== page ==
The situation is different when stage fright severely restricts the person concerned. This is the case, for example, when the symptoms make themselves felt physically, stage fright really prevents you from carrying out an activity, or there is a fear of fear. The last case means a heavy burden for the person concerned. The sole fear of the symptoms of stage fright leads to a very stressful state and fear of failure. Accordingly, the transition to sociophobia is fluid, which can mean additional restrictions.
As the likelihood of consuming addictive substances to compensate increases with increasing fear, a visit to the doctor is advisable at this point at the latest. Depending on the fact that it is an anxiety disorder, psychotherapists or other psychologically trained people are the right place to go.
Treatment & Therapy
Patients with stage fright have a major advantage when it comes to treatment compared to patients with most other anxiety disorders. While the primary cause for most other anxiety patients is obscure and has to be therapeutically unearthed, the primary cause of stage fright is already known. There are numerous coping strategies available.
The patients should evaluate their tension and all related changes as positive and as meaningful and beneficial. This can be done using cognitive behavioral therapy, which gives the patient a new way of evaluating their previous experiences. Psychotherapeutic or psychologically accompanied therapy in connection with stage fright is only necessary if the condition causes blockages and triggers actual fear.
As long as stage fright does not become pathological, stage artists in particular can compensate for it by enjoying their work and expecting admiration. Through self-reflective techniques, mental techniques and body-oriented procedures as well as breathing and relaxation methods, stage fright among artists can usually be overcome without therapy, for example with the Alexander Technique or Feldenkrais Method.
On the other hand, fear of exams can often be countered by efficient management, for example by frequent confrontation with competitions, competitive situations, tests of courage. A systematic audit organization also makes sense in this context. In the case of stage fright before sports situations, the greatest attention should be paid to risk management.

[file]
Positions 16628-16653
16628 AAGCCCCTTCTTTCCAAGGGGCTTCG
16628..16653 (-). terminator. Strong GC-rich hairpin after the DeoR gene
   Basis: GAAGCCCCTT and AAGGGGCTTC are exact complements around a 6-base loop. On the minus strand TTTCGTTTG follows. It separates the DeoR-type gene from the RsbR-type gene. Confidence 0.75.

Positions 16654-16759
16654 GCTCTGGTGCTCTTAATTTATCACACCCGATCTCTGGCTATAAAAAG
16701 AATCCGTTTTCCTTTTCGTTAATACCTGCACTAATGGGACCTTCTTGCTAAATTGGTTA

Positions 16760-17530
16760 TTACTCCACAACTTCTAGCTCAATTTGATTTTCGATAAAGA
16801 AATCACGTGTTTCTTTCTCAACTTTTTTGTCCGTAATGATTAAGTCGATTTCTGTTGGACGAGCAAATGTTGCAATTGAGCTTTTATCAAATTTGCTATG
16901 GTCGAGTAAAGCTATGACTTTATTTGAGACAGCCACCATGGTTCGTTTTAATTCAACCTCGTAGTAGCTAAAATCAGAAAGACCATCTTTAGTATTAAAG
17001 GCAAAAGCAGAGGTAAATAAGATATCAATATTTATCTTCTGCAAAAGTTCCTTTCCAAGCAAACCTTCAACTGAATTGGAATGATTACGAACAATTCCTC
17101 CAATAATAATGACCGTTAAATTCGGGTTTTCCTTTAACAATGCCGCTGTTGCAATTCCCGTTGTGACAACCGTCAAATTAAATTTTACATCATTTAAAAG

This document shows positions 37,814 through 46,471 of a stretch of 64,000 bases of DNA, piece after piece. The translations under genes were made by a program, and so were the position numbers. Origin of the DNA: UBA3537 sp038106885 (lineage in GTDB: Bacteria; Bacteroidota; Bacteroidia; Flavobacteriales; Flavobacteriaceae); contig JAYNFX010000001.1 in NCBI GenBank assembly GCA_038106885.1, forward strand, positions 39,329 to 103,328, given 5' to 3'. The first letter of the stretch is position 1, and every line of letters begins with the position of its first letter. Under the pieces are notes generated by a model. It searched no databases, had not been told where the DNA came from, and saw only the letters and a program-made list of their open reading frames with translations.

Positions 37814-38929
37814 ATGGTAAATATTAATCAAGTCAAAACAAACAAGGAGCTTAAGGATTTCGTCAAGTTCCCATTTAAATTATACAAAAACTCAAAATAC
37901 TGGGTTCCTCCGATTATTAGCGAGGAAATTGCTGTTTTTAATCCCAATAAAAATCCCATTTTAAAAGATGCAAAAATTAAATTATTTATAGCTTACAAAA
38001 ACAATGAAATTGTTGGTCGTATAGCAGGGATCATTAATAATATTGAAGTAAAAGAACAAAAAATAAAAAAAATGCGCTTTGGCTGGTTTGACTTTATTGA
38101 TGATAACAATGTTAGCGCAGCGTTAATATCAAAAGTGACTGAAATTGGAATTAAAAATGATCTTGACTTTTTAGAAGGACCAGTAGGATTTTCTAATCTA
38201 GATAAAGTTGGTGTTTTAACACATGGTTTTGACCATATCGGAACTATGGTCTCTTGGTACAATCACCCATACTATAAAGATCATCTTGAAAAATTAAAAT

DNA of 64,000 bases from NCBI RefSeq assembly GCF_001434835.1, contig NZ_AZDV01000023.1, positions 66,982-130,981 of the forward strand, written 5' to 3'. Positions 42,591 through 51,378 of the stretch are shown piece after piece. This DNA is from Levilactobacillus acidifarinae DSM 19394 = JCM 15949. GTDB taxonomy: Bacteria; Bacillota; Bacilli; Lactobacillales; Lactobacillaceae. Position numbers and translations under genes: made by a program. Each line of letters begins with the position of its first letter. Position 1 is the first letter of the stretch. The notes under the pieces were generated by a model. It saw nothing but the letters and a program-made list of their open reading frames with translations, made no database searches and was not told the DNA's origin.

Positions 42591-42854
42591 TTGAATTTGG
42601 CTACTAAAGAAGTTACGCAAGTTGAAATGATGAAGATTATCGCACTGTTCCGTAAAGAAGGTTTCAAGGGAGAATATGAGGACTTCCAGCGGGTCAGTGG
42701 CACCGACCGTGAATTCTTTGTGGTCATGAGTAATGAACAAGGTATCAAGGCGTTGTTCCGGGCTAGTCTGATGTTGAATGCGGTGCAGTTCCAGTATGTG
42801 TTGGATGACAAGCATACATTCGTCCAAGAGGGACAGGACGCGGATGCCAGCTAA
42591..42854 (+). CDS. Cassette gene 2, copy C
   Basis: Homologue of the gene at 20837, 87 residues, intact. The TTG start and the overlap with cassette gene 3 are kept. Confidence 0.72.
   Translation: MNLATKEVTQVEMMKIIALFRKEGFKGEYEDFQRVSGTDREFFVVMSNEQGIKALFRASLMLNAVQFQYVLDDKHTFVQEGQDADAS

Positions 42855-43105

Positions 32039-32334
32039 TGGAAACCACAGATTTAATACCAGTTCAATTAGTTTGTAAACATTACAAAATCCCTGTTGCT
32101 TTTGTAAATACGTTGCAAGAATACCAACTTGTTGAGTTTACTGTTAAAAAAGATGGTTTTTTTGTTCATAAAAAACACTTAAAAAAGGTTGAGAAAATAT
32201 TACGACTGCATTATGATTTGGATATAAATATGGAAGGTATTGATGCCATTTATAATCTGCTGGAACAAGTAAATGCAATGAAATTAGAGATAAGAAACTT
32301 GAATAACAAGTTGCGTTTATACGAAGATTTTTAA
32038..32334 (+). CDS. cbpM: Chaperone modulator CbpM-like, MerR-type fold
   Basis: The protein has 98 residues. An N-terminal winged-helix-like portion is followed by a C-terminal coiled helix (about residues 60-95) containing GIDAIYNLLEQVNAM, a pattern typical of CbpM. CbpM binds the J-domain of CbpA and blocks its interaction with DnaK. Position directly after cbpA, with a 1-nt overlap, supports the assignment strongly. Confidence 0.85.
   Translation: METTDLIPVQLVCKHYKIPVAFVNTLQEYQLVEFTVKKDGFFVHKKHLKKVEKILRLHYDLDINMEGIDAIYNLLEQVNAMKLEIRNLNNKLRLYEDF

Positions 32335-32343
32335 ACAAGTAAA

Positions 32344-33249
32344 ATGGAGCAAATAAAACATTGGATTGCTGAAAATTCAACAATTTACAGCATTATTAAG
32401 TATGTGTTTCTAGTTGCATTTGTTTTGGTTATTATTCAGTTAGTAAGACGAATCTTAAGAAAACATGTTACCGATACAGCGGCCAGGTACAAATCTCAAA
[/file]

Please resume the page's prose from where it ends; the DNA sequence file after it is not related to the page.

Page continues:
Outlook & Forecast
The prognosis for stage fright and test anxiety depends on several factors. Particularly noteworthy is the aspect of whether you are being treated professionally or not. If this is the case, the chance of permanently overcoming stage fright is relatively good. However, there is no guarantee that you will be free from test anxiety forever. Relapses are possible and unsuccessful therapies also occur.
But even without therapy, there are chances of recovery. This is where women have an advantage over men. Women are more likely to talk about their problems than men. Men often find it difficult to admit personal problems to themselves and to others. This suppresses the problem and stage fright can even worsen. In any case, it is helpful to talk to others about exam anxiety and possibly also to exchange ideas with those who are also affected. As a result, coping strategies are exchanged and emotional crises are dealt with more quickly.
Stage fright is a condition that rarely goes away suddenly. The prognosis improves with every situation that is dealt with, because it is an ongoing learning process, both for the psyche and for the body.
Trying to prevent stage fright completely makes little sense. Instead, stage fright should be recognized and used as an opportunity to improve performance.
Successful therapy against stage fright does not mean that it cannot occur again and again. Then it is important to always have mentally present the elements of the treatment of stage fright that have already been used. In this way, stage fright is effectively combated again.
These measures usually have different effects depending on the individual. These include certain rituals that usually require very little mental effort to get used to. In any case, these should be trained so intensively that they are available at any time. This is particularly the case in situations that have recently been perceived as stressful and that may be linked to stage fright.
The knowledge of how to relax the mind and body, acquired in training against this ailment, should also be readily available. This includes conscious and relaxation-promoting breathing. This is highly advisable in the area of aftercare for stage fright, as it can be used again with minimal effort.
Appropriate preparation for the fact that the use of ways of aftercare for stage fright can become necessary at any time is therefore advisable. Techniques developed individually in advance are also included, and they can vary greatly from one another. Furthermore, when it comes to aftercare for stage fright, the top priority is that all measures must be well trained.
You can do that yourself
Stage fright is quite normal in certain situations and can even be seen as positive if it doesn’t get out of hand and thus affect performance. Allowing yourself to feel nervous can be the first step in overcoming it. Those affected should be aware that their fellow human beings usually hardly notice small insecurities and rarely perceive them as negative.
Many people feel safer before a public appearance or an exam if they replay the feared situation several times in their minds beforehand. This pictorial idea, also called visualization, is repeated until the positive process has been completely internalized and the exercise can be ended with a positive feeling. Relaxation and breathing exercises immediately before the event help to reduce nervousness to a tolerable level. Bach flowers or homeopathic remedies can help to achieve inner peace. From alcoholHowever, it is not recommended as an anti-anxiety agent: Even small amounts reduce concentration, and excessive amounts can result in a complete loss of control.
Stress and hectic can also increase stage fright: Before the performance, enough time should be planned for final preparations and relaxation exercises. If you are very nervous, a short walk in the fresh air can be useful. In the long run, positive self-talk helps build self – confidence.